BELIZE CITY, Tues. Nov. 10, 2015–Belize is currently hosting the 52nd annual meeting of the Caribbean Institute for Meteorology & Hydrology (CIMH). The 5-day meeting is being held at the Radisson Fort George Hotel.
Belize’s Chief Meteorology Officer, Dennis Gonguez, told Amandala that the five-day meeting is focused on the discussion of meteorology and hydrology issues, research and training and in the first two days, an examination is made of how the institute can be advanced. On Wednesday, the directors of the meteorological services throughout the Caribbean will meet to discuss technical matters in relation to meteorology in the Caribbean. Finally, on Thursday and Friday, the representatives of the Ministers of Meteorology throughout the Caribbean will meet to discuss policy and financing of meteorology in the Caribbean region.
Dr. David Farrell, principal of the Caribbean Institute for Meteorology & Hydrology, told Amandala, “The meeting pulls together the directors of the Board of Governance of the Caribbean Institute for Meteorology & Hydrology with the goal of looking at the past accomplishments of the institute and forging a way forward for the coming year.” Belize is one of 16 member states and these member states fund the institute, said Farrell.
Farrell said that the institute provides training for meteorologists throughout the Caribbean and pointed out that most persons presently working at the Met Service in Belize have received training from the institute. Farrell further explained, “The institute is the climate data archive for the region and collects climate data from the region, processes it and makes it available. Also, the institute acts as a global center excellence in training of satellite meteorology and supports a significant amount of research and development in the region in the areas of climate, hydrology, and meteorology.”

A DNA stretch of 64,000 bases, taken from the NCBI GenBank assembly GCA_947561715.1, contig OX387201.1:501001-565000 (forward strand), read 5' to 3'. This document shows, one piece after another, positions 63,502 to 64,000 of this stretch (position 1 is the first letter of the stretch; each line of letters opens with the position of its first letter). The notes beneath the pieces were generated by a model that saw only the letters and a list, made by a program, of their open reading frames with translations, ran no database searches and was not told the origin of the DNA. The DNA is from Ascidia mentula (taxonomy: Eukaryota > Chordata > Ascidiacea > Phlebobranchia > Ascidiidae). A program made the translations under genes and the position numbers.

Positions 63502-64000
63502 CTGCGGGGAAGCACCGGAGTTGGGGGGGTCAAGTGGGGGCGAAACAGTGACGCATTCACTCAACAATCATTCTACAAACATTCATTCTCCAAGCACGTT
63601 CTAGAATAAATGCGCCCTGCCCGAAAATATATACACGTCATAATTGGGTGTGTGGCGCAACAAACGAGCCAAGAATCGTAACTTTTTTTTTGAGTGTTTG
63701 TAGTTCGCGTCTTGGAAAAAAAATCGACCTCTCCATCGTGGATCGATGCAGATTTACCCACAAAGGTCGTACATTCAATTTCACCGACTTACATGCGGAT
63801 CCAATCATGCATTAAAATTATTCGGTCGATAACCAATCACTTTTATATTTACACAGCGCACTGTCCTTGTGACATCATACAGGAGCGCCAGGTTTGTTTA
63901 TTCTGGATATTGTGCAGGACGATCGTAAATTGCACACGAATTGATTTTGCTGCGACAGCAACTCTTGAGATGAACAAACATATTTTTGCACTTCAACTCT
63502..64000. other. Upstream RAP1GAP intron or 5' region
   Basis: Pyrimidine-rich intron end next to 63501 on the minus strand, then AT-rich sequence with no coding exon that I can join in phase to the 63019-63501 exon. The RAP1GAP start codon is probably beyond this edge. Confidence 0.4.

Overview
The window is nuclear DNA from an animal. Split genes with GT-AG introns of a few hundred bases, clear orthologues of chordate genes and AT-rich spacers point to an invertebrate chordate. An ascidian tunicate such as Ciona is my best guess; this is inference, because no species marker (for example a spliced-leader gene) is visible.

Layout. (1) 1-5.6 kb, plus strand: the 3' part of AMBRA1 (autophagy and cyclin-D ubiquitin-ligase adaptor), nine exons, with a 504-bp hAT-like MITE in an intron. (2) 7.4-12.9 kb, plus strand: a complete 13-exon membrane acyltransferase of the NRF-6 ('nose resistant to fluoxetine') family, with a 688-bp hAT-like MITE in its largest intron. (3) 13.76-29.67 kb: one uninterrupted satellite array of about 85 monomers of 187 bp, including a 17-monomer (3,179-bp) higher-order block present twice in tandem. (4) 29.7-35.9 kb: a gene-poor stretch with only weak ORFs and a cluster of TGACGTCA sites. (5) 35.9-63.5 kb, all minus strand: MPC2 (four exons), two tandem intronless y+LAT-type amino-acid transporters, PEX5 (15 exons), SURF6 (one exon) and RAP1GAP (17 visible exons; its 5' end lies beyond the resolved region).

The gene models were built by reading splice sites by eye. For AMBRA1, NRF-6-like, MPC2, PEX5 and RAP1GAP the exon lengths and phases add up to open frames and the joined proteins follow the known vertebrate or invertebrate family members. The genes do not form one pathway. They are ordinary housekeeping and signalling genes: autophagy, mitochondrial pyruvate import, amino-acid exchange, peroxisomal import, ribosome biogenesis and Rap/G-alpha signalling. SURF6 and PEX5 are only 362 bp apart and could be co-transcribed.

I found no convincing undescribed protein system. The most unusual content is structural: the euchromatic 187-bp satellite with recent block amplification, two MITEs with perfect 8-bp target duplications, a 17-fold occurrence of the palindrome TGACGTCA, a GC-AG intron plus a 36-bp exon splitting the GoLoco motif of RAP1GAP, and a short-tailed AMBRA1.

“CIMH is in the process of becoming the world meteorology organization regional climate center in order to deliver climate product and services to climate-sensitive sectors such as tourism,” said Farrell. He further explained that CIMH provides drought forecasts which can be used to enable the tourism sector, water sector and food sector to plan better. Farrell explained that the peak time for tourism is during the dry season, which makes this industry sensitive to drought, particularly because of the impact that a shortage in water supply can have. Farrell mentioned, as an example, St. Kitts & Nevis, where they have banned the selling of water to cruise ships because of the excessive drought.
Farrell explained that CIMH is developing an impact forecast which would help countries to be better prepared for flood disasters like the one Belize experienced a few weeks ago. “The meteorologist can forecast the big rainfall event, but once it hits the ground it becomes a hydrological problem and so there has to be a good communication of information between the meteorologist and the hydrologist in terms of the quantity and duration of the rainfall so people on the ground can make an assessment of flood potential,” he said.
Farrell said, “Caribbean Climate Outlook is a forum through which they deliver training twice a year on seasonal forecasting with respect to a sector, for example health or water. There is a consensus meeting amongst the meteorologist and climatologist to discuss the climate in the region between, a period of six months to a year. Thereafter personnel from the sector are brought in and discussions are held on how the risk would affect their sector.” The sector then uses the information to plan accordingly, thereby reducing the disaster, said Farrell. “We do quite a bit of sensitizing and training of people on how to take regional level information and translate it to the national level of building new tools and services,” said Farrell.